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Research into 'bus stop bypasses' released

A research report published today (4 April 2024) explores the effects of ‘bus stop bypasses’ - and other arrangements involving a bus stop and cycle track - on pedestrians. It focuses on questions about the accessibility of streets and the effects of this infrastructure on disabled people. 

‘Bus stop bypasses’ involve continuing a cycle track at a bus stop to maintain the separation of people cycling from motor traffic, enhancing the safety of cycling as a mode of transport. However, the research finds that the need to cross a cycle track can disadvantage some pedestrians, particularly if they are blind or partially sighted. 

The research was carried out by Living Streets, the UK charity for everyday walking. It finds that conditions vary greatly depending on the number of people walking, wheeling, cycling and the number of buses. Where a good quality cycle track is provided, cycling on the pavement is rare. The most problems arise when the space made available for the bus stop, cycle track and pavement is insufficient.

An image of two people sat at a bus stop. There is a bus behind the stand. One of the people has a guide dog with them.

Image (c): Heard in London

The research concludes that work is needed to bring disabled people and designers together to identify the reasonable adjustments that are needed on equalities grounds. It also recommends that design guidance should be revised, and local authorities should work to understand which cycle tracks are likely to provide issues.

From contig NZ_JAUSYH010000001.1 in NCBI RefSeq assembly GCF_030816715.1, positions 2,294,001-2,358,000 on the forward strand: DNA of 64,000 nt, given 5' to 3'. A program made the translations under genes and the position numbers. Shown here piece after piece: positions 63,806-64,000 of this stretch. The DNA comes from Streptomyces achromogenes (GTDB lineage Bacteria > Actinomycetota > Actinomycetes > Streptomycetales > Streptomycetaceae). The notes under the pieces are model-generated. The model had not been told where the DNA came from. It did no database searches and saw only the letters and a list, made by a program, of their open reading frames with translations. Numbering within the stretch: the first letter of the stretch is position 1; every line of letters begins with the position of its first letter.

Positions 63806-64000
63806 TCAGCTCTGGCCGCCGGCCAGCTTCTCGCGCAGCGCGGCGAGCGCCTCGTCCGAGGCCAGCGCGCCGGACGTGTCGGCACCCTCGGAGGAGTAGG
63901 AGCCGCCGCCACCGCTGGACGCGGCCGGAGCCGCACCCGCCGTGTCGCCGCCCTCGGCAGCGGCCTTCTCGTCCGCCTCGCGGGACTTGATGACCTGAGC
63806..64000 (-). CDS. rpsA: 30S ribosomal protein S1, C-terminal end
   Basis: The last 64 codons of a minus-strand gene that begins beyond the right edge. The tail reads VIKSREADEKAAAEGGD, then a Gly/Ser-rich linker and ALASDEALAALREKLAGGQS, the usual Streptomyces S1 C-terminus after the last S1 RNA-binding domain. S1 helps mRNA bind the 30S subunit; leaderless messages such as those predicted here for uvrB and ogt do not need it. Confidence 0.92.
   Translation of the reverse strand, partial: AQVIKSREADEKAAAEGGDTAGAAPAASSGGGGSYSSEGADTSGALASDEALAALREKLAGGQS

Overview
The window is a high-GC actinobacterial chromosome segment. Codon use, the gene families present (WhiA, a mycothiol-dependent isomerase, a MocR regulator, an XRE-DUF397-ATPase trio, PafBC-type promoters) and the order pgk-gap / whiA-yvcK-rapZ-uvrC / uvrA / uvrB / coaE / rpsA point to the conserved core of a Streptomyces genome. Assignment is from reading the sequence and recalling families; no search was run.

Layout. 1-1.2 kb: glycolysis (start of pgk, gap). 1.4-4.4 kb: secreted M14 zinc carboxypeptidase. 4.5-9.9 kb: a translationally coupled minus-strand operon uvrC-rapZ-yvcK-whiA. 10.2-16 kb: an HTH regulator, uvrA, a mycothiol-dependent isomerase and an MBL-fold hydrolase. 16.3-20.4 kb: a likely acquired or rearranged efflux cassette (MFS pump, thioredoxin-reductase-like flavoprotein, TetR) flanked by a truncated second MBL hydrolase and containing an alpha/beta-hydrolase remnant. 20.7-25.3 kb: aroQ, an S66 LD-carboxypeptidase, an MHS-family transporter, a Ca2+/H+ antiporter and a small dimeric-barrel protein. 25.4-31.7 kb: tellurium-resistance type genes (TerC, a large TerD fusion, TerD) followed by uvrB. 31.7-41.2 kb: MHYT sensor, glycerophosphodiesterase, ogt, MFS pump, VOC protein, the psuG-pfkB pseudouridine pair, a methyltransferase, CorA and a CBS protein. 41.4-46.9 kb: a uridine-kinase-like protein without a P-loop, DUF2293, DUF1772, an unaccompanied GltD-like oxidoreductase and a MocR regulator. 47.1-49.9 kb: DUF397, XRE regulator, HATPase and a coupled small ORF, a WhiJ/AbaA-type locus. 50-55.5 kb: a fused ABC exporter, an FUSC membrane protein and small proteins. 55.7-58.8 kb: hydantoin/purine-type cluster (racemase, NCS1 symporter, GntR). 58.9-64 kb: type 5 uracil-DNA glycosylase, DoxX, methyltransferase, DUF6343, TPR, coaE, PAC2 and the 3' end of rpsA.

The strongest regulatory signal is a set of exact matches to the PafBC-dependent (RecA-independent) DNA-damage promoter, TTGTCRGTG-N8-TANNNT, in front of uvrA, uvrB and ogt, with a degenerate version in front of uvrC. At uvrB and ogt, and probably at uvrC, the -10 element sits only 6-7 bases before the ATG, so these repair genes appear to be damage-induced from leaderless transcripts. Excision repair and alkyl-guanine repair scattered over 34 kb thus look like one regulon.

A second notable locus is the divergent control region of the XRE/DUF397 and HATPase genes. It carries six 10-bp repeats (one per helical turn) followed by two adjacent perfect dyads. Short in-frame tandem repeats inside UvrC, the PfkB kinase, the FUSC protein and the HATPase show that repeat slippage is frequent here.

Stephen Edwards, Chief Executive, Living Streets comments:

“There have undoubtedly been problems with some bus stop bypasses – especially when buses and large numbers of people walking, wheeling and cycling have had to share limited space. In such environments, current designs have excluded blind and visually impaired pedestrians.  

“If we are to encourage more cycling, cycle tracks must provide consistent protection from vehicular traffic. However, this should not come at the expense of disabled pedestrians. The design of bus stop bypasses has been poor at some locations. We urgently need to consider solutions, establish national standards and include disabled people in the design.”

The observations, conclusions and recommendations in the report are not a definitive statement of Living Streets’ position on bus stop bypasses or continuous footways. Instead, the charity hopes that in publishing its finding, a much bigger conversation about what changes are needed to make streets more inclusive will follow. 

About the author

Kathryn Shaw

Head of Communications and Marketing, Living Streets /